Are You Making These Mistakes With Condoms?

January 9, 2018  |  
1 of 15 woman putting in a strawberry condom in her handbag

Condoms are an item you really cannot afford to misuse. Handcuffs? Sure. If you lose the key, the most that’ll cost you is a trip to the locksmith. Edible lube? No problem. So you just used it with your hands—it’s a bit wasteful, but not life-changing. But of all the sexual accessories you keep in your nightstand, condoms are the ones offering the least variance in safe usage. In fact, they offer no variance, so you should know exactly how to handle them. Misusing a condom can result in a pregnancy or an STD. If that occurs, you’ll wish a simple visit the locksmith could help you out. You’d be shocked by how many mistakes one can make with a condom, and how many people are making those mistakes. Are you doing these things wrong with your condoms?

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Failing to leave a reservoir

Make sure there is a little reservoir at the top for semen. If you pull the condom so taught that there isn’t a reservoir, you risk semen spillage later.

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Leaving air in there

The condom should sit flush against the penis (other than at the top, in the reservoir). Any little air bubbles can increase the risk of spillage or breakage.

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Flipping it over

Everybody puts it on the wrong way sometimes, and that’s okay. What’s not okay is turning it inside out once you’ve done so. When you do that, the skin of the penis has touched the part of the condom that will go inside the woman, so you aren’t doing much in the STD-protection department. If you put it on the wrong way, throw it out and get a new one.

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Storing them near pens/pencils

Be careful about what you store next to your condoms. If you throw them in a drawer next to your pens, pencils, letter openers, Swiss army knives and such, you risk puncturing them.

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Relying on their exterior lube

Many condoms have some lube, but not nearly enough to make sex enjoyable for the person being penetrated.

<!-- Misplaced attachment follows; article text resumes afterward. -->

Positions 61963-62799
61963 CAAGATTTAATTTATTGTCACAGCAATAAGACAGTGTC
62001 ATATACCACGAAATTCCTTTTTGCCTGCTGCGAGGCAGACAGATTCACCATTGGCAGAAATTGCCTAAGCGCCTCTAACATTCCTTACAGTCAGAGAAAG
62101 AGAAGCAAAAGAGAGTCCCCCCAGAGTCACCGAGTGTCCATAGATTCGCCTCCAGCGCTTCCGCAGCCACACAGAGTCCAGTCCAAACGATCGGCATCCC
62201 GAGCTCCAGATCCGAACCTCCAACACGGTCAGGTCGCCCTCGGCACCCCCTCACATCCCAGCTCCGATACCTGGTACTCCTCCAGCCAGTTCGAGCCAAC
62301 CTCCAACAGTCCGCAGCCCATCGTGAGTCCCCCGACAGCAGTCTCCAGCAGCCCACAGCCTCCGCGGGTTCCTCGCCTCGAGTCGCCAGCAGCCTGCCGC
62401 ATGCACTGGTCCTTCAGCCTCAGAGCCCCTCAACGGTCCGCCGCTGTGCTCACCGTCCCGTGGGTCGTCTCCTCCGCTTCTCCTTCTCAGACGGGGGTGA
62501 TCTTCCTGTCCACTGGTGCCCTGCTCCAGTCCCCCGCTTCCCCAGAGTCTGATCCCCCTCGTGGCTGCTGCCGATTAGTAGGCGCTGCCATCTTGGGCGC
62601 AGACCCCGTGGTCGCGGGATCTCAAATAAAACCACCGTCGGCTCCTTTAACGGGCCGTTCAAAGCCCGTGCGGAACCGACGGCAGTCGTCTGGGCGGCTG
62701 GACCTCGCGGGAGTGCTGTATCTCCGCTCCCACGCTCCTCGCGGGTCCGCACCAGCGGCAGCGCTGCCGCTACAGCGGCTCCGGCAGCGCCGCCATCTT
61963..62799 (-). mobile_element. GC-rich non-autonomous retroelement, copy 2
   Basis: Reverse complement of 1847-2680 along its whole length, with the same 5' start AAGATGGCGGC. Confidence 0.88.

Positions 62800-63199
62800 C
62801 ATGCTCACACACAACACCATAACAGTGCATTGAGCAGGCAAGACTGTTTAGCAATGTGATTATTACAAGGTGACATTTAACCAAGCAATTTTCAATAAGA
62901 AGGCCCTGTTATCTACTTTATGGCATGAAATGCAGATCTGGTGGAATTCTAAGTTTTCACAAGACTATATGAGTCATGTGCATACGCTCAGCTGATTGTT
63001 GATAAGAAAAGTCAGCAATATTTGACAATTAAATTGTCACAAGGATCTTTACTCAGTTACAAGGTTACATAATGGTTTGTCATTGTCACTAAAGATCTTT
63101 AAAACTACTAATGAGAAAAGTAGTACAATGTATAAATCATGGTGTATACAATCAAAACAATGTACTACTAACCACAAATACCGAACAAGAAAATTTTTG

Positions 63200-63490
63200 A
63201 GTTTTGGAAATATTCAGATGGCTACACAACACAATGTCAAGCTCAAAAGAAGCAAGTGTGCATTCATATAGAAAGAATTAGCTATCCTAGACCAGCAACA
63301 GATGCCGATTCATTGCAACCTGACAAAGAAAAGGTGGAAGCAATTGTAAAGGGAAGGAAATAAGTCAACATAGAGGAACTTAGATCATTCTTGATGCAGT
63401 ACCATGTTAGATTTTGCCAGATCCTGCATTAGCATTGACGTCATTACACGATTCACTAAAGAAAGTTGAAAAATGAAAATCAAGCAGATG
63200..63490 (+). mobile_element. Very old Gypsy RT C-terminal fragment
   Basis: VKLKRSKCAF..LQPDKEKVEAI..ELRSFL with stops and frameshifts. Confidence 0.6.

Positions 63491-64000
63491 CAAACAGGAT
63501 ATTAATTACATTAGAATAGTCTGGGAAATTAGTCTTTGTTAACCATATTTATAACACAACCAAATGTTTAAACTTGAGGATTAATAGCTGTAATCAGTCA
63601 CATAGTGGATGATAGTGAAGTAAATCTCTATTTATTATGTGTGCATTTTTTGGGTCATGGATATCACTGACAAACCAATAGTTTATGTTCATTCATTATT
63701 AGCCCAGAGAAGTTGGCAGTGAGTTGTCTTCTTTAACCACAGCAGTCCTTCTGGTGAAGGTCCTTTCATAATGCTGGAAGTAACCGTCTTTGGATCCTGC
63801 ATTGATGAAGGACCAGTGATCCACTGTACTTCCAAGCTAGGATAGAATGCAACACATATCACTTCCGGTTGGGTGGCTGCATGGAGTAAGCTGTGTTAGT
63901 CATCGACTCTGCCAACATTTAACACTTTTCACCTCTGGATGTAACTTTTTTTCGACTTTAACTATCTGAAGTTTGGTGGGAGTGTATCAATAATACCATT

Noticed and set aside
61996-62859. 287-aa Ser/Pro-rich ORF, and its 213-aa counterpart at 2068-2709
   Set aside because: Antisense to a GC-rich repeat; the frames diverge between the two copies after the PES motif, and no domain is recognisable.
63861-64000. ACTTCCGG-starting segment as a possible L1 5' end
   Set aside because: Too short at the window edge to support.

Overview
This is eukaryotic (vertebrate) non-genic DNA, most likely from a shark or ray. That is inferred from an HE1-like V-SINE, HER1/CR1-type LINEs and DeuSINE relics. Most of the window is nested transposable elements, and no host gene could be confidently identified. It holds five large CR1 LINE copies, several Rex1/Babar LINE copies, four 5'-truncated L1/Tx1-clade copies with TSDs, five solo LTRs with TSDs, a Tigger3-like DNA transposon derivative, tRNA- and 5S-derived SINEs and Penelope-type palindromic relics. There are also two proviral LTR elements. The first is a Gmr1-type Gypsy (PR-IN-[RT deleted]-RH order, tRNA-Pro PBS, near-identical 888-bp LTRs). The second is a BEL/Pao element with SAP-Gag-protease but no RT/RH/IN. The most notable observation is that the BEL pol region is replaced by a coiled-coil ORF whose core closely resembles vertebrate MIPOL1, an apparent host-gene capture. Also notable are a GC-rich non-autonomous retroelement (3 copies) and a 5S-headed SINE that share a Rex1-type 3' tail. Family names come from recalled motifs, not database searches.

Relying on their interior lube

There may be lubricant on the inside of the condom, too, but once again, it won’t be enough to satisfy the wearer. Add a little before putting the condom on.

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Using these lubes

It is important to note that petroleum jelly and massage oils can break down latex, so these should not be the types of lube you use with a condom. Water-based lubricant is best here.

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Using them on a partially-erect penis

Don’t put on the condom until the penis is totally erect. If it’s only partially erect, it may still grow, and that could break the condom.

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Leaving it on too long

Don’t let your partner fall asleep with his penis inside of you! When his penis becomes soft, the condom will become loose and may fall off, exposing you to semen.

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Not keeping them bedside

If you don’t keep them by your bed, you’re less likely to use them when the time comes. You know that hopping across your room, pants down, to grab a condom kills the mood.


Leaving them out of oral

Nobody wants to, but everybody should do it: I’m talking about using condoms for oral, at least on new partners. You can absolutely contract STDs through unprotected oral.


Using one for several acts

Will oral, vaginal, and anal sex all be a part of your bedroom activities tonight? That’s great! Just make sure to change condoms for each act so you don’t spread bacteria.

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Quitting them early in a relationship

Too many couples start out with the best intentions—using condoms—and then just stop using them after a couple months of dating without getting tested. Just because you’ve been monogamous with someone for a couple of months doesn’t mean he doesn’t have an STD lingering from a previous encounter.

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Doubling up

Doubling up actually increases the chances of pregnancy and STDs rather than reduces them. Two condoms, rubbing against each other, create friction that can break them both.

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Skipping them due to a latex allergy

Don’t skip using condoms altogether because you have a latex allergy. There are plenty of condoms out there for the latex-allergic, like polyurethane, polyisoprene, and lambskin.

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